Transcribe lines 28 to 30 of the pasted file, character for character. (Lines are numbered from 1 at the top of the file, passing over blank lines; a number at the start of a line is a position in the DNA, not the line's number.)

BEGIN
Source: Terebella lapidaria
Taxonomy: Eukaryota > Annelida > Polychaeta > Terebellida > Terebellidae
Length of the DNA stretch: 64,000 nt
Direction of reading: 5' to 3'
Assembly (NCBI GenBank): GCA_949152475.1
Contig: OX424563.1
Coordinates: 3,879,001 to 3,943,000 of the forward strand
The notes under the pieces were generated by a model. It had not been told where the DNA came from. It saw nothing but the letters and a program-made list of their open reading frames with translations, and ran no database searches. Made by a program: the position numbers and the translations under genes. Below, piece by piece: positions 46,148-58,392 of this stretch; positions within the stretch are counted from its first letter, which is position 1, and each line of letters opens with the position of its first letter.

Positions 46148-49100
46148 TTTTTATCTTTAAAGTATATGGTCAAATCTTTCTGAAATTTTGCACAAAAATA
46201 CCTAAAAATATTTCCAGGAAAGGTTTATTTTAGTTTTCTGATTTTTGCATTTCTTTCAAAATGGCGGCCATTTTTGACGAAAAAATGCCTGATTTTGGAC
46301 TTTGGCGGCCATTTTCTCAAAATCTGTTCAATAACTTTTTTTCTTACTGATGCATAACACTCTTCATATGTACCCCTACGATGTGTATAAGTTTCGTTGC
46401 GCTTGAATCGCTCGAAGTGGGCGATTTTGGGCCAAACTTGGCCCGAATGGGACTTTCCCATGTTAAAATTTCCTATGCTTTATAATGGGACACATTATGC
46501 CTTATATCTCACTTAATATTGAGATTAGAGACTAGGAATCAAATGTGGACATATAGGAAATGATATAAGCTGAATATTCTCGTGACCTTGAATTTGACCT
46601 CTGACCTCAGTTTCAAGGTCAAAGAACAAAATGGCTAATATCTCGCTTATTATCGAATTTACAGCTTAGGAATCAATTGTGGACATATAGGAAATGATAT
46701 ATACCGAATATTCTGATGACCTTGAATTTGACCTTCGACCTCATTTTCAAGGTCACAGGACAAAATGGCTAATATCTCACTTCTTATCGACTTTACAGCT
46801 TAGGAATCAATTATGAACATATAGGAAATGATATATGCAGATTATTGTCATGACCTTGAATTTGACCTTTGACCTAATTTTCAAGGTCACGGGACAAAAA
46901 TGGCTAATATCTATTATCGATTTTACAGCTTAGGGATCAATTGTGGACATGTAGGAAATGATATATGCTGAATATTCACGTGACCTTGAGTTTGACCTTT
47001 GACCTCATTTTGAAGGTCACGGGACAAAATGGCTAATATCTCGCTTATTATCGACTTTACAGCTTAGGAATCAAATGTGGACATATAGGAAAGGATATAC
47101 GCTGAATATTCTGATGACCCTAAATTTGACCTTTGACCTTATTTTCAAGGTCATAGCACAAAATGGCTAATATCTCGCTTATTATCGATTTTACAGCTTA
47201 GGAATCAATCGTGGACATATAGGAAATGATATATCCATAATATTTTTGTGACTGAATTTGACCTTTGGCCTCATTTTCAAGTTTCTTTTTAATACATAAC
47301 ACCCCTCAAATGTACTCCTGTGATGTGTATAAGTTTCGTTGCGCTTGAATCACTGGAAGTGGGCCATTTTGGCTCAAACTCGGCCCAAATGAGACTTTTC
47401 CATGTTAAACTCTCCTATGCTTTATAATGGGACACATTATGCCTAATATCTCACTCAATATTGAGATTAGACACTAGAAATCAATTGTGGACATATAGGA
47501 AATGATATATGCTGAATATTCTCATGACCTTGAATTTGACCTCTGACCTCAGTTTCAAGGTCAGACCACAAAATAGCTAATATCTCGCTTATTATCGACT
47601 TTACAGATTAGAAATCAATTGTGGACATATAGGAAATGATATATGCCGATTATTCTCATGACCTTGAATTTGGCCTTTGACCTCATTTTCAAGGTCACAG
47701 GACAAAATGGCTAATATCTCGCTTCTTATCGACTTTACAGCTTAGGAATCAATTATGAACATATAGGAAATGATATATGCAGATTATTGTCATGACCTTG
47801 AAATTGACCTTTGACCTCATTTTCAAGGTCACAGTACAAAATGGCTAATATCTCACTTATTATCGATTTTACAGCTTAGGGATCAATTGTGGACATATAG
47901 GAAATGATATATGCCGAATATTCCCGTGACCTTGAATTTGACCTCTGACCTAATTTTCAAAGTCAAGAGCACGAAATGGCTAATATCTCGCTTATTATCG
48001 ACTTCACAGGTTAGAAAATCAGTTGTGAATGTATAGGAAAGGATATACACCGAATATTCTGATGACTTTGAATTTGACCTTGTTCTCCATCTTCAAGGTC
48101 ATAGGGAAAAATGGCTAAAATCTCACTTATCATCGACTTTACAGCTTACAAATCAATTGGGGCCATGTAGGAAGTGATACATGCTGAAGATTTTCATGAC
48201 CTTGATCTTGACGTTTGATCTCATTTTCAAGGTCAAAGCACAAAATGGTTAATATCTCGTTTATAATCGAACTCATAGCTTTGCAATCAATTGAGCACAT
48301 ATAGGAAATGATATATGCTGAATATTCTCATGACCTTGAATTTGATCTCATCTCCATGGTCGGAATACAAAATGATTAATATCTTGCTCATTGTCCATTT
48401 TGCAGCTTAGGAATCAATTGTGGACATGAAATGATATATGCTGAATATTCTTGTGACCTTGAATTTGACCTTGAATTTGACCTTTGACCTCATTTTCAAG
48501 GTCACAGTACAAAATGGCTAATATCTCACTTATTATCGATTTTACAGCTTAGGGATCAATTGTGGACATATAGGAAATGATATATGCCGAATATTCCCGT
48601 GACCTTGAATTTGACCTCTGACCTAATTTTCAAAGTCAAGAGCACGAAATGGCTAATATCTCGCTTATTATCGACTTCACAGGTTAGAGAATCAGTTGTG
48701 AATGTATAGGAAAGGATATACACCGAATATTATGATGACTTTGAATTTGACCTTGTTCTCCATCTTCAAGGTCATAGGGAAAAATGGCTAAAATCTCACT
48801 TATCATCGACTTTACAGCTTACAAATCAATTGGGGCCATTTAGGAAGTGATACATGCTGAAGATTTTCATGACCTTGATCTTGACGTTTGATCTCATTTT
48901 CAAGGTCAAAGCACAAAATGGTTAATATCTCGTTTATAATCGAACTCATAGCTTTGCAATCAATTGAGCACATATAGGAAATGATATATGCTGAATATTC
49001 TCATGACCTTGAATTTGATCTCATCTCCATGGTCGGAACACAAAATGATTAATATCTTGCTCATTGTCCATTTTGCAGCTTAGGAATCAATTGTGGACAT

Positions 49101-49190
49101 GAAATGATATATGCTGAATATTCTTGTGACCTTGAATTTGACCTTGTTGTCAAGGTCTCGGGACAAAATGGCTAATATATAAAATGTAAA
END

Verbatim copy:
47901 GAAATGATATATGCCGAATATTCCCGTGACCTTGAATTTGACCTCTGACCTAATTTTCAAAGTCAAGAGCACGAAATGGCTAATATCTCGCTTATTATCG
48001 ACTTCACAGGTTAGAAAATCAGTTGTGAATGTATAGGAAAGGATATACACCGAATATTCTGATGACTTTGAATTTGACCTTGTTCTCCATCTTCAAGGTC
48101 ATAGGGAAAAATGGCTAAAATCTCACTTATCATCGACTTTACAGCTTACAAATCAATTGGGGCCATGTAGGAAGTGATACATGCTGAAGATTTTCATGAC